My Father

He wasn’t much of a father, but he was the family lyricist. He once described himself as sitting beneath “the dangling dick of destiny.”

Another time, speaking of my mother, he said, “The problem with Catholic women is that, when they get old, they become all priest infested.” This was followed by a shudder that, given his farmer roots, spoke to an intimate knowledge of infestation.

He had memorized the entire Rubaiyat of Omar Khayyam. On his deathbed, he recited from memory the whole of Bryant’s Thanitopsis.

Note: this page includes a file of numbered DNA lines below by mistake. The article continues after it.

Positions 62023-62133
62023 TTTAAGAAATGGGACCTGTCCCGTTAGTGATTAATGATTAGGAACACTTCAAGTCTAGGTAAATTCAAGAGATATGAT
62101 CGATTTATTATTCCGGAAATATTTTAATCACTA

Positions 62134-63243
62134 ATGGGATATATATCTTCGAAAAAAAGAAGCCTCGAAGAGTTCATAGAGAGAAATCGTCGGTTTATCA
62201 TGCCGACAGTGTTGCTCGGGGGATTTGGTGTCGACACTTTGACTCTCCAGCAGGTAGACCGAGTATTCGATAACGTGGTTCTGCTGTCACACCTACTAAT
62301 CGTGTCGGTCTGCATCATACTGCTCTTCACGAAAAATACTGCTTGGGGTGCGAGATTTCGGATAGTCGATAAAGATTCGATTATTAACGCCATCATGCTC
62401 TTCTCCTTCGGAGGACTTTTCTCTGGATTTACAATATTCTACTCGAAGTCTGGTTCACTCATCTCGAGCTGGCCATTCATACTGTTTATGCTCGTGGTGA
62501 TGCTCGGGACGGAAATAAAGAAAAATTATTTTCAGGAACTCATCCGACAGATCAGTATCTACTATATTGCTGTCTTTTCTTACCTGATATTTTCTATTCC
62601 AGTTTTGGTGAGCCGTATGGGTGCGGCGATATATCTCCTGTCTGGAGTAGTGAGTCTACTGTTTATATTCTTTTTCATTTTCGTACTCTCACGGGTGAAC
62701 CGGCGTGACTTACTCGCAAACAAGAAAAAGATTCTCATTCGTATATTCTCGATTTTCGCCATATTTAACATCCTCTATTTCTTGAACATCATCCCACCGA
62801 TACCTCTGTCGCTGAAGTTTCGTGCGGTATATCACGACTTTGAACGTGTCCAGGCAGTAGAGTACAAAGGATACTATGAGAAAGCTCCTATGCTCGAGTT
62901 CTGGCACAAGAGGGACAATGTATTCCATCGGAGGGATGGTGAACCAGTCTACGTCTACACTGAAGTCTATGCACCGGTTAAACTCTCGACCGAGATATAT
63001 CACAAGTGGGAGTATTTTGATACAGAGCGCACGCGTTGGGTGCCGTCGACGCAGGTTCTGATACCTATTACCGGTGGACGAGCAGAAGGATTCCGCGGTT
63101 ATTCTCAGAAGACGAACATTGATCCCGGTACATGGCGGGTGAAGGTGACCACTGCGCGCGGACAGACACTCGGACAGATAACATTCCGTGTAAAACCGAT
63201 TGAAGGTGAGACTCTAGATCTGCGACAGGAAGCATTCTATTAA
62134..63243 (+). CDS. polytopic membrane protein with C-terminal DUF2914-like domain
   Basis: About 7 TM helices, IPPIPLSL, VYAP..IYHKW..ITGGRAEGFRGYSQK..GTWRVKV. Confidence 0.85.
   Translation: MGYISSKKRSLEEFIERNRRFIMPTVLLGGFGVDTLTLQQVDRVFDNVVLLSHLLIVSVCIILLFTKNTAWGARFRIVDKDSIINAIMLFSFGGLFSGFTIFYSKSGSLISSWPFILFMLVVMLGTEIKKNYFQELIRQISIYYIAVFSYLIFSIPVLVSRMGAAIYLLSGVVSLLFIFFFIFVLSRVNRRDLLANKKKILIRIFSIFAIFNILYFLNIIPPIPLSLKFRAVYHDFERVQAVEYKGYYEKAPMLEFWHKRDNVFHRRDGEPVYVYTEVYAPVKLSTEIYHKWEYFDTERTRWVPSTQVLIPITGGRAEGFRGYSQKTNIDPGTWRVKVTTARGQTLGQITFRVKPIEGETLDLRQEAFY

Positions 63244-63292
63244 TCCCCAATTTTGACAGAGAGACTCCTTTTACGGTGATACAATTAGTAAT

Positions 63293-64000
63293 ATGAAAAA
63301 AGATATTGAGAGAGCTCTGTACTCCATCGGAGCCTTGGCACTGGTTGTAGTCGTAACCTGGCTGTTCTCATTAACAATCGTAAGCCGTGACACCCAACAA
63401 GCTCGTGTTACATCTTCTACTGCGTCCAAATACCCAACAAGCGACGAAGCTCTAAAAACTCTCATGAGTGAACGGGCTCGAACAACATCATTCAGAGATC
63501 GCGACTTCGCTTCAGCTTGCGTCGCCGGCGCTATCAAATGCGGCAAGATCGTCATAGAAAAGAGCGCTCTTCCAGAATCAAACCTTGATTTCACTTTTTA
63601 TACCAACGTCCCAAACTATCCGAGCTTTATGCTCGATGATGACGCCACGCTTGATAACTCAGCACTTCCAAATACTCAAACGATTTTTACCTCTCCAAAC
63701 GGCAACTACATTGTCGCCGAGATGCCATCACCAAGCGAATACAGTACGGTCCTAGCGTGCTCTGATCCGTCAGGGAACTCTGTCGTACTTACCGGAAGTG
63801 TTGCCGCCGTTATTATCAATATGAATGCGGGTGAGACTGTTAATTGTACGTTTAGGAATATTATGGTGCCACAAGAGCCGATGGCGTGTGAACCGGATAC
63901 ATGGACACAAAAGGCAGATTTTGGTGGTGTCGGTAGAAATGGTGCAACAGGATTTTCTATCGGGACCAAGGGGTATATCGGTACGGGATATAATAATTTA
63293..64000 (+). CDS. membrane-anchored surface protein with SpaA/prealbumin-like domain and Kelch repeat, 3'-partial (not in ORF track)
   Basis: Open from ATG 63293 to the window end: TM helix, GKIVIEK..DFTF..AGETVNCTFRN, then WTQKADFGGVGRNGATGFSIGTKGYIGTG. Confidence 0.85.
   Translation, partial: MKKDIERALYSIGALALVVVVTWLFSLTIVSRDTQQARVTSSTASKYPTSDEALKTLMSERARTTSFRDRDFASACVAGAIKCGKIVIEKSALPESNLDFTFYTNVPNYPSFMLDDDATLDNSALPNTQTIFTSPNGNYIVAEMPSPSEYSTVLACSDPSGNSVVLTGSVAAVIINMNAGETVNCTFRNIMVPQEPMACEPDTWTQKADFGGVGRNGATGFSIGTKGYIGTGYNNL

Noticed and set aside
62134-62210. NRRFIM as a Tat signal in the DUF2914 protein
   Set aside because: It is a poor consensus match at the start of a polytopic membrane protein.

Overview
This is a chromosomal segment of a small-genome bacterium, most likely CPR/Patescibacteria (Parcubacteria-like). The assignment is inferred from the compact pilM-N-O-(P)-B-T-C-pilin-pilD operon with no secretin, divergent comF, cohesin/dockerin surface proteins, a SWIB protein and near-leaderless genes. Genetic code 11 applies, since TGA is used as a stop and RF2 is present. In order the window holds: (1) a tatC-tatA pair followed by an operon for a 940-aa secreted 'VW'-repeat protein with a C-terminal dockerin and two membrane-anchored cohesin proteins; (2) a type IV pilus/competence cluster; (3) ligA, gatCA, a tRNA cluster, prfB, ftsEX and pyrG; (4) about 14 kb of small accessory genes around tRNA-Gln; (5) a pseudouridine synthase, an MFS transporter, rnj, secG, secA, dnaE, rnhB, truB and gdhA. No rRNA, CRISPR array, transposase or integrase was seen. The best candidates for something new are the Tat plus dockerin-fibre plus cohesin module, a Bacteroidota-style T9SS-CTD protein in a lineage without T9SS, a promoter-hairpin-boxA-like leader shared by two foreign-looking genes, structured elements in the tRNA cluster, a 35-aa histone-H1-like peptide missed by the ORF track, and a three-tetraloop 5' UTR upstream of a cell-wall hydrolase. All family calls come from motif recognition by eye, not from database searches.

He was a lousy father, a drunk and a wife beater. That said, the first memory I have of poetry is sitting on his knee while he read to me The Cremation Of Sam McGee.

There are strange things done in the midnight sun
Where the men moil for gold …

I can still recite it …


Filed under: Prose, Publius